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Math Help - Polynomial irreducible over an extension

  1. #1
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    Polynomial irreducible over an extension

    Can someone verify whether or not this proof works for me? Thanks.

    Suppose that p(x) \in F[x] and E is a finite extension of F. If p(x) is irreducible over F and \mbox{deg}(p(x)) and [E:F] are relatively prime, show that p(x) is irreducible over E.

    Suppose p(x) is reducible over E. Then p(x) has a root in E, call it a (this part feels true but I can't verify it nicely...basically if it's reducible but not by splitting out x-a, the coefficients will be from F, but then it would be reducible over F). Take the subextension F(a). Then since F(a) \cong F[x]/\langle p(x) \rangle we have [F(a):F]=\mbox{deg}(p(x)). Then [E:F]=[E:F(a)][F(a):F] but this implies that [F(a):F] divides [E:F] which it does not since [F(a):F]=\mbox{deg}(p(x)) and \mbox{deg}(p(x)) and [E:F] are relatively prime.
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  2. #2
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    Re: Polynomial irreducible over an extension

    Quote Originally Posted by AlexP View Post
    Can someone verify whether or not this proof works for me? Thanks.

    Suppose that p(x) \in F[x] and E is a finite extension of F. If p(x) is irreducible over F and \mbox{deg}(p(x)) and [E:F] are relatively prime, show that p(x) is irreducible over E.

    Suppose p(x) is reducible over E. Then p(x) has a root in E, call it a (this part feels true but I can't verify it nicely...basically if it's reducible but not by splitting out x-a, the coefficients will be from F, but then it would be reducible over F). Take the subextension F(a). Then since F(a) \cong F[x]/\langle p(x) \rangle we have [F(a):F]=\mbox{deg}(p(x)). Then [E:F]=[E:F(a)][F(a):F] but this implies that [F(a):F] divides [E:F] which it does not since [F(a):F]=\mbox{deg}(p(x)) and \mbox{deg}(p(x)) and [E:F] are relatively prime.
    no, your proof is not complete because p(x) may not have any root in E. you need to pick a root a of p(x) in some extension of F and let q(x) be the minimal polynomial of a over E. clearly

    \deg q(x) \leq \deg p(x).  \ \ \ \ \ \ \ (1)

    we also have

     [E(a):E)][E:F]=[E(a):F(a)][F(a):F]. \ \ \ \ \ \  (2)

    from (2) and the problem hypothesis it follows that \deg p(x) \mid \deg q(x) and so by (1)

    \deg p(x)=\deg q(x). \ \ \ \ \ \ (3)

    let r(x)=q(x)-p(x) \in E[x]. then \deg r(x) < \deg q(x) by (3). we also have r(a)=0 and hence r(x)=0 by the minimality of q(x). hence q(x)=p(x) and we are done.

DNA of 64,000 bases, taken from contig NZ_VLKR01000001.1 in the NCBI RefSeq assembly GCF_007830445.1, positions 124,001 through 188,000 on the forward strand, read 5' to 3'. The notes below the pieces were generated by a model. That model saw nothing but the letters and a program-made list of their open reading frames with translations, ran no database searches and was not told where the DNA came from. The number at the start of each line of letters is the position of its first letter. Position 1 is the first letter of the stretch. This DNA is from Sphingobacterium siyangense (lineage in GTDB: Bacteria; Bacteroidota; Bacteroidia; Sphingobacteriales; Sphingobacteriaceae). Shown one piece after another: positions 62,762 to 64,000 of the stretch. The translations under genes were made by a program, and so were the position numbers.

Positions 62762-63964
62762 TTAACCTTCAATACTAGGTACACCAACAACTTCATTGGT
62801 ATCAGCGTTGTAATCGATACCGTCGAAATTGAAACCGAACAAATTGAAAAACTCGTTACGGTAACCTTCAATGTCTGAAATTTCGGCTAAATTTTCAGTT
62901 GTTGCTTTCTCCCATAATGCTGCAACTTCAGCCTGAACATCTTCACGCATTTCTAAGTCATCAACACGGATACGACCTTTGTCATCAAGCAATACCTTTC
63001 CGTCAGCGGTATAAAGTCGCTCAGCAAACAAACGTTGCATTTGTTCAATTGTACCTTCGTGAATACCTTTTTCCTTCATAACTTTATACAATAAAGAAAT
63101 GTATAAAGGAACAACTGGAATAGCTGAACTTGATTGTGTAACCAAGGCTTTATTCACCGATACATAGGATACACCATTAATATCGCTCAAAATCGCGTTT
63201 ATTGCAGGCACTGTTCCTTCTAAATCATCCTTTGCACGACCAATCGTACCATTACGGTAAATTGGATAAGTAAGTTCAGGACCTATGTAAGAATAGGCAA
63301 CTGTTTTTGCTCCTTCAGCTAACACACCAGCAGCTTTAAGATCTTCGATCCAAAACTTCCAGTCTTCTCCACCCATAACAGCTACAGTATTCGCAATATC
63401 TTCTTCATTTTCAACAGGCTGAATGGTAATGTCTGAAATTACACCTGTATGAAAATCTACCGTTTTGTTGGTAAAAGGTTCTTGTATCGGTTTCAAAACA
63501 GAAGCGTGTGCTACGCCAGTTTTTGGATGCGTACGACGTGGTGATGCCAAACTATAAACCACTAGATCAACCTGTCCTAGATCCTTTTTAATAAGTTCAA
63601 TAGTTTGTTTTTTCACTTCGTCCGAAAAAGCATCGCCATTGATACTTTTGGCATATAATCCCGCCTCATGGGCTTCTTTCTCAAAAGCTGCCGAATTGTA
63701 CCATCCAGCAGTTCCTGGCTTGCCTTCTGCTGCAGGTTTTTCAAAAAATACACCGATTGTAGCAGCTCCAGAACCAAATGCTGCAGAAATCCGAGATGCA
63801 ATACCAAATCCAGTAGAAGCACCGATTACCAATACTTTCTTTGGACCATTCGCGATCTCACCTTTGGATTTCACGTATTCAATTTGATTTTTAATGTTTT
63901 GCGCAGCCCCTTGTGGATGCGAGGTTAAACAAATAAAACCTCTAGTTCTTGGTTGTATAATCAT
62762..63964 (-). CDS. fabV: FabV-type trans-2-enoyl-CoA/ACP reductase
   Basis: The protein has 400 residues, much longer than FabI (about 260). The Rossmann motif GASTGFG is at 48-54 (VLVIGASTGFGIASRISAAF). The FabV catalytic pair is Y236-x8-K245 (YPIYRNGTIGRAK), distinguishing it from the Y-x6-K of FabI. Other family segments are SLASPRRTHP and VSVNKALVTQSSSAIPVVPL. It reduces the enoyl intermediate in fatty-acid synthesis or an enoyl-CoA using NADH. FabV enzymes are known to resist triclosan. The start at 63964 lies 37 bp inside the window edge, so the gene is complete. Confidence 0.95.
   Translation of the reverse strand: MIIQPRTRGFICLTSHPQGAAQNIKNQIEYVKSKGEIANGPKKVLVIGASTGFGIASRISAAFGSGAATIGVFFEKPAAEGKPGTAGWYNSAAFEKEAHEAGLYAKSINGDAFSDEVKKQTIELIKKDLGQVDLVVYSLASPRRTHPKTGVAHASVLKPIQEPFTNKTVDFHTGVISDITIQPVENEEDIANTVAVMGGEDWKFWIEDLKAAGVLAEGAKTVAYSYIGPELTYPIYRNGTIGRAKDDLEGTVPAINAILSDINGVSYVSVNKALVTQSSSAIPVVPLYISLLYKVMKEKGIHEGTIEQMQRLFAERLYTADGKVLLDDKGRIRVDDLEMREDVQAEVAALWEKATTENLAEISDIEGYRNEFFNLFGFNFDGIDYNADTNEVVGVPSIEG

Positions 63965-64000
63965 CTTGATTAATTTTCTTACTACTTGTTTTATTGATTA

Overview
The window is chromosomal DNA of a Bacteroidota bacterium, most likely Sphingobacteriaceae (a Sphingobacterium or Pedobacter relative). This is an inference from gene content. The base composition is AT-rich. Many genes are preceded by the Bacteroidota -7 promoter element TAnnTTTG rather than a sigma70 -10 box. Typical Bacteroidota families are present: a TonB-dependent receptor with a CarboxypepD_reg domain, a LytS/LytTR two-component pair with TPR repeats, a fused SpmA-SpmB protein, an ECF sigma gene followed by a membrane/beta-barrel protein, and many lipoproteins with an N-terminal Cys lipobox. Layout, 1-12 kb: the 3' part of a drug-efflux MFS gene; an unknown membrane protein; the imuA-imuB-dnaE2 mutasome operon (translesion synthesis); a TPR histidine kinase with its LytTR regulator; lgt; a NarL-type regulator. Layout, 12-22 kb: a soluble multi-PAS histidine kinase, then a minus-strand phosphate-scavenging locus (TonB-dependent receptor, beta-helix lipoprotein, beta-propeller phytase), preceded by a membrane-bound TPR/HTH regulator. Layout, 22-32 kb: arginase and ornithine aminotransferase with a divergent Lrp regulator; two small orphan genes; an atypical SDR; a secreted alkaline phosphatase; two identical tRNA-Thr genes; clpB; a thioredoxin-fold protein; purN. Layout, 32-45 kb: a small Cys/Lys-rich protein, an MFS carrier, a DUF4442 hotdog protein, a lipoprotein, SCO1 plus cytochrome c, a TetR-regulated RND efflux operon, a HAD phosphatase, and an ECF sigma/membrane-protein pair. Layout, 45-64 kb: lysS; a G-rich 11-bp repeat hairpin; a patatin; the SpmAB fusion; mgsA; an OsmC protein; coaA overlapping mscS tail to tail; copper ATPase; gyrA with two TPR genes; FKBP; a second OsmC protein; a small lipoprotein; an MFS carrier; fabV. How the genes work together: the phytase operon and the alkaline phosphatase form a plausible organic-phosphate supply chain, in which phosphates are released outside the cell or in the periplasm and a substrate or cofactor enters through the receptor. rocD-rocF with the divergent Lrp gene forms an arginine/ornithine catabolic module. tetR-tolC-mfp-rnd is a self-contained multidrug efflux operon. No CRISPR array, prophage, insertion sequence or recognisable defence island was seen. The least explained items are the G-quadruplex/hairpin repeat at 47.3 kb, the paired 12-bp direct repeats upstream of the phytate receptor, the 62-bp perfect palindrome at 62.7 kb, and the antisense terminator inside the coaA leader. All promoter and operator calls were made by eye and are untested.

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  3. #3
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    Re: Polynomial irreducible over an extension

    Thanks. If you don't mind, could you explain your approach/way of thinking about the problem? Often when I don't succeed in finding a proof and see it from someone else, I know I never would have thought of it. I'm really curious about your method.
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  4. #4
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    Re: Polynomial irreducible over an extension

    Quote Originally Posted by AlexP View Post
    Thanks. If you don't mind, could you explain your approach/way of thinking about the problem? Often when I don't succeed in finding a proof and see it from someone else, I know I never would have thought of it. I'm really curious about your method.
    here is how i found the solution:

    i said p(x) is irreducible over E iff p(x) = q(x). so i need to show that  r(x) = q(x) - p(x) = 0. so, considering the facts that r(x), q(x) are in E[x] and r(a)=q(a)=0, i only need to show that \deg r(x) < \deg q(x). but both p(x) and q(x) are monic and so i need to show that \deg p(x)= \deg q(x) in order to prove \deg r(x) < \deg q(x). finally, the identity (2) is just a natural way of relating \deg p(x)=[F(a):F] and \deg q(x)=[E(a):E].
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  5. #5
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    Re: Polynomial irreducible over an extension

    Sorry this reply is late.

    Is p(x) monic because otherwise it would be reducible (every nonzero element in a field is a unit)?

    Thank you for your help.
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  6. #6
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    Re: Polynomial irreducible over an extension

    Quote Originally Posted by AlexP View Post
    Sorry this reply is late.

    Is p(x) monic because otherwise it would be reducible (every nonzero element in a field is a unit)?

    Thank you for your help.
    no, multiplying a polynomial by a non-zero scalar doesn't change its reducibility or irreducibility. so from the beginning you may assume that p(x) is monic. another way is to let r(x)=cq(x)-p(x), where c is the leading coefficient of p(x).
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